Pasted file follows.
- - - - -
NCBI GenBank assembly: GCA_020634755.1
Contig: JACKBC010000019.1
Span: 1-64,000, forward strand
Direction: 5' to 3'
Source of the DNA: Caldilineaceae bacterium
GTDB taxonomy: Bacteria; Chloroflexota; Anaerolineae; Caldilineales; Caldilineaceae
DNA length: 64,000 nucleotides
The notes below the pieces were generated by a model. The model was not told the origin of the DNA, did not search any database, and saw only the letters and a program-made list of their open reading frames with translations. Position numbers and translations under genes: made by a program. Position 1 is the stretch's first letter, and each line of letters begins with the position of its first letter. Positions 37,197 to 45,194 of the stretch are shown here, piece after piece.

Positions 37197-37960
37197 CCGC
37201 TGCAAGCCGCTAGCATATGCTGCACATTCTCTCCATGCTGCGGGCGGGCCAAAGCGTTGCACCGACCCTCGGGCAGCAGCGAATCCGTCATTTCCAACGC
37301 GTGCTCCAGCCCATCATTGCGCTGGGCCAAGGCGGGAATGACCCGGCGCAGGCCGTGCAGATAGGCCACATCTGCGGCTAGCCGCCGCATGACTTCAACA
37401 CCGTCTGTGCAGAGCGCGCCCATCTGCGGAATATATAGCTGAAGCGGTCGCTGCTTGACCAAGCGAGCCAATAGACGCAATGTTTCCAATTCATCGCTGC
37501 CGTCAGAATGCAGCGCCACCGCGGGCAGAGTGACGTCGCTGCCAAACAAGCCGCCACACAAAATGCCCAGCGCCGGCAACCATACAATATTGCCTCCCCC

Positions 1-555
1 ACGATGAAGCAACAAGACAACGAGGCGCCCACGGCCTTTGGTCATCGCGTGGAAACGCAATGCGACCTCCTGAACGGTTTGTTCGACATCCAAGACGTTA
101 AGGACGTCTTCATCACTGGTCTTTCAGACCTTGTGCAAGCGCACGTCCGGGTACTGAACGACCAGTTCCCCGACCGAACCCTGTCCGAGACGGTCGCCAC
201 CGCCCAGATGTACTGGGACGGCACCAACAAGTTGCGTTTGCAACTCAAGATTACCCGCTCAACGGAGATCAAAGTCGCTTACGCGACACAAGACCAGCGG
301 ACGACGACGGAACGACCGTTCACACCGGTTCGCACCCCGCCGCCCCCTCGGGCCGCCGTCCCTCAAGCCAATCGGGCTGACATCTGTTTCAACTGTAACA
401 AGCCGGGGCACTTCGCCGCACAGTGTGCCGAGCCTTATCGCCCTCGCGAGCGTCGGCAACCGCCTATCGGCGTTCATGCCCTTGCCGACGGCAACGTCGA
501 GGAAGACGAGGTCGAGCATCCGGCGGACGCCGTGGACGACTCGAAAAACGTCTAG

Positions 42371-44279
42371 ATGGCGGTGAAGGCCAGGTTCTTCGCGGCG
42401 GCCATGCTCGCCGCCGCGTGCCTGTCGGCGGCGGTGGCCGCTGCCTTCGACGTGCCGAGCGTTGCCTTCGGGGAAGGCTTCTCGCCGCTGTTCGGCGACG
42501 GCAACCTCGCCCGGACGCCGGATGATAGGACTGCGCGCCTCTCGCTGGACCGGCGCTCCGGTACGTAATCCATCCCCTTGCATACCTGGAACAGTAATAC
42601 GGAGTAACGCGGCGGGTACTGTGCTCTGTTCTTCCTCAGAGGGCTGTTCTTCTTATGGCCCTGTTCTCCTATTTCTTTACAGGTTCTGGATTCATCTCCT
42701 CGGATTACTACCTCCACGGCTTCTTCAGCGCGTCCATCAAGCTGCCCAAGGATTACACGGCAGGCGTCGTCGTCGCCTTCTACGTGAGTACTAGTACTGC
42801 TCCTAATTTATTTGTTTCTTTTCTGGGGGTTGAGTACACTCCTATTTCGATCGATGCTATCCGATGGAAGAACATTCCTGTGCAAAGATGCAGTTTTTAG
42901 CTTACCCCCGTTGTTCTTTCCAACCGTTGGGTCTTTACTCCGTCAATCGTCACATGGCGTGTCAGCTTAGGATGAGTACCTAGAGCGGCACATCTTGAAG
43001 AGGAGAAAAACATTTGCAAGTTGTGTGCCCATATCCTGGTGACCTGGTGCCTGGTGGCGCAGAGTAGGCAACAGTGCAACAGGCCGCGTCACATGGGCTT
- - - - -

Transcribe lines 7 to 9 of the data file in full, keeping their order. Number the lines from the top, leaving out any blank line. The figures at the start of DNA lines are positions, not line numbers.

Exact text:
DNA length: 64,000 nucleotides
The notes below the pieces were generated by a model. The model was not told the origin of the DNA, did not search any database, and saw only the letters and a program-made list of their open reading frames with translations. Position numbers and translations under genes: made by a program. Position 1 is the stretch's first letter, and each line of letters begins with the position of its first letter. Positions 37,197 to 45,194 of the stretch are shown here, piece after piece.

Positions 37197-37960